The Professor HTML version

Chapter 18
THE young Anglo-Swiss evidently derived both pleasure and profit from the study
of her mother-tongue. In teaching her I did not, of course, confine myself to the
ordinary school routine; I made instruction in English a channel for instruction in
literature. I prescribed to her a course of reading; she had a little selection of
English classics, a few of which had been left her by her mother, and the others
she had purchased with her own penny-fee. I lent her some more modern works;
all these she read with avidity, giving me, in writing, a clear summary of each
work when she had perused it. Composition, too, she delighted in. Such
occupation seemed the very breath of her nostrils, and soon her improved
productions wrung from me the avowal that those qualities in her I had termed
taste and fancy ought rather to have been denominated judgment and
imagination. When I intimated so much, which I did as usual in dry and stinted
phrase, I looked for the radiant and exulting smile my one word of eulogy had
elicited before; but Frances coloured. If she did smile, it was very softly and
shyly; and instead of looking up to me with a conquering glance, her eyes rested
on my hand, which, stretched over her shoulder, was writing some directions with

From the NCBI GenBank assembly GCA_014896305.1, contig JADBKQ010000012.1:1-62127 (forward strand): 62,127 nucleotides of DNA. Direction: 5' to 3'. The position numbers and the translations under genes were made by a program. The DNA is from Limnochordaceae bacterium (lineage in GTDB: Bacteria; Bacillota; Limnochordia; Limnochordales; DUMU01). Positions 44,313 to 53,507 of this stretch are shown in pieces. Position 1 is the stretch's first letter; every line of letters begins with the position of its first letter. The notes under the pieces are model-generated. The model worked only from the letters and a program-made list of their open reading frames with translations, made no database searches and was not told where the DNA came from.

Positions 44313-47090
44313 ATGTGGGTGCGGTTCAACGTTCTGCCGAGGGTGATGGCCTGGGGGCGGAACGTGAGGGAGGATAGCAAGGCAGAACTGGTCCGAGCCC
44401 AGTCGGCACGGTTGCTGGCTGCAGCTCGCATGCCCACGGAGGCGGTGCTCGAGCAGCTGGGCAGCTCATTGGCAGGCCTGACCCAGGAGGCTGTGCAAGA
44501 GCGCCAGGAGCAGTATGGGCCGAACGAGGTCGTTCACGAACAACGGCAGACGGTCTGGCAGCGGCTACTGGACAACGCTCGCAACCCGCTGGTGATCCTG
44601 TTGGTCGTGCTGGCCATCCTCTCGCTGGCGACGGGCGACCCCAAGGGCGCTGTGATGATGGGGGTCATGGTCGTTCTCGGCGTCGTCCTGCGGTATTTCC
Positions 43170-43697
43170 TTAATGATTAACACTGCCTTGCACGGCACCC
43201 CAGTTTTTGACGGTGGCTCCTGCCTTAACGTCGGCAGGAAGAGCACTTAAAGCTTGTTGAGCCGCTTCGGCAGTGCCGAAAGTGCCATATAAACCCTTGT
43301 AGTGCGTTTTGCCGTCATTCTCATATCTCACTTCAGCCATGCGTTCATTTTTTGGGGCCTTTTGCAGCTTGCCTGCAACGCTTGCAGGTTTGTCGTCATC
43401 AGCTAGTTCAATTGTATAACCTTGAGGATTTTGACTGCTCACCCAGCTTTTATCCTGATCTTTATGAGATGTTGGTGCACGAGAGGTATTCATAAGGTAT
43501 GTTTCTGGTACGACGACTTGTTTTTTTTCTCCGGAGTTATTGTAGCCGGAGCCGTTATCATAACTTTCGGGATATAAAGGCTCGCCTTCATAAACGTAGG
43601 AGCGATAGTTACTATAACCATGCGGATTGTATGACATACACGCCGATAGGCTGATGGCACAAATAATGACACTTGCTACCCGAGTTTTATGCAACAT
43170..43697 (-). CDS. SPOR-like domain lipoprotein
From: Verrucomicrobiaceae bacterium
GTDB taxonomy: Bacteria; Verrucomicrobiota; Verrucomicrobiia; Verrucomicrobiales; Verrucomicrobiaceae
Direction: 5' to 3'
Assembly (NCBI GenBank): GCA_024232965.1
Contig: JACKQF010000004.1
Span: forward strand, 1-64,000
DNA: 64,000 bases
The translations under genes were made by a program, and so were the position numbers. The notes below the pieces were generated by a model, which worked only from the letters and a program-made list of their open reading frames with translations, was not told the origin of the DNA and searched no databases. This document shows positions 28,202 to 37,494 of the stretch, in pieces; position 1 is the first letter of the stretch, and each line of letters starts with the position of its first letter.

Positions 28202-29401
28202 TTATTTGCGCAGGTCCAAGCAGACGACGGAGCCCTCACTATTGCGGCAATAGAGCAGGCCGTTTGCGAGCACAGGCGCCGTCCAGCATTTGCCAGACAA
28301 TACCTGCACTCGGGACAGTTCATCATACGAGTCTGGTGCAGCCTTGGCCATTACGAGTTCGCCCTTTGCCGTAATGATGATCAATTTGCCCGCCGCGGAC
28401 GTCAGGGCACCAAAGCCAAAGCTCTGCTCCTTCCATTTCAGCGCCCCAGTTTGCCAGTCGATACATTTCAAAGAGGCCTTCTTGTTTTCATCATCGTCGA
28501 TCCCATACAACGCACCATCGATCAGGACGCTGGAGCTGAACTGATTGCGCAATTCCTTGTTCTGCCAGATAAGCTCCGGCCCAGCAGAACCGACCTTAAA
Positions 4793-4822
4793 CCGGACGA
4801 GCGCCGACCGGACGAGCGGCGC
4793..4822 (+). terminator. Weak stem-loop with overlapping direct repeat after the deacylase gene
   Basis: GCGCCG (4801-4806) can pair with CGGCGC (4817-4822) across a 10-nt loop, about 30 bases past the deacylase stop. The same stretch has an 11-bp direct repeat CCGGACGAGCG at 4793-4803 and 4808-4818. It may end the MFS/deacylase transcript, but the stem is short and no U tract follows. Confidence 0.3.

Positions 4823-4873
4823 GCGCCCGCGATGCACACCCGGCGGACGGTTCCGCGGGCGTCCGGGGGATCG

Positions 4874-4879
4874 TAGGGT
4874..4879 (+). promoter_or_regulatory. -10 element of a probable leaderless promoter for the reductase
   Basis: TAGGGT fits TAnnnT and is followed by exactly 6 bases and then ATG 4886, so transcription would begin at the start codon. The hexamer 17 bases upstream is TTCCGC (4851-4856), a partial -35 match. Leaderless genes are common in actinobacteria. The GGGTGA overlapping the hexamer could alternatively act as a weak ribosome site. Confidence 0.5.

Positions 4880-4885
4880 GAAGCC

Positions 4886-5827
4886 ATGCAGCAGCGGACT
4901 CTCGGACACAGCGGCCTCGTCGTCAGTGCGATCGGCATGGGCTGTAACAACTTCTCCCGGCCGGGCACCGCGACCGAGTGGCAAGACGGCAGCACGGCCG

a pencil on the margin of her book.
"Well, are you pleased that I am satisfied with your progress?" I asked.
"Yes," said she slowly, gently, the blush that had half subsided returning.
"But I do not say enough, I suppose?" I continued. "My praises are too cool?"
She made no answer, and, I thought, looked a little sad. I divined her thoughts,
and should much have liked to have responded to them, had it been expedient
so to do. She was not now very ambitious of my admiration--not eagerly desirous
of dazzling me; a little affection--ever so little--pleased her better than all the
panegyrics in the world. Feeling this, I stood a good while behind her, writing on
the margin of her book. I could hardly quit my station or relinquish my occupation;
something retained me bending there, my head very near hers, and my hand
near hers too; but the margin of a copy-book is not an illimitable space--so,
doubtless, the directress thought; and she took occasion to walk past in order to
ascertain by what art I prolonged so disproportionately the period necessary for
filling it. I was obliged to go. Distasteful effort--to leave what we most prefer!
Frances did not become pale or feeble in consequence of her sedentary
employment; perhaps the stimulus it communicated to her mind counterbalanced
the inaction it imposed on her body. She changed, indeed, changed obviously
and rapidly; but it was for the better. When I first saw her, her countenance was
sunless, her complexion colourless; she looked like one who had no source of
enjoyment, no store of bliss anywhere in the world; now the cloud had passed
from her mien, leaving space for the dawn of hope and interest, and those
feelings rose like a clear morning, animating what had been depressed, tinting
what had been pale. Her eyes, whose colour I had not at first known, so dim
were they with repressed tears, so shadowed with ceaseless dejection, now, lit
by a ray of the sunshine that cheered her heart, revealed irids of bright hazel--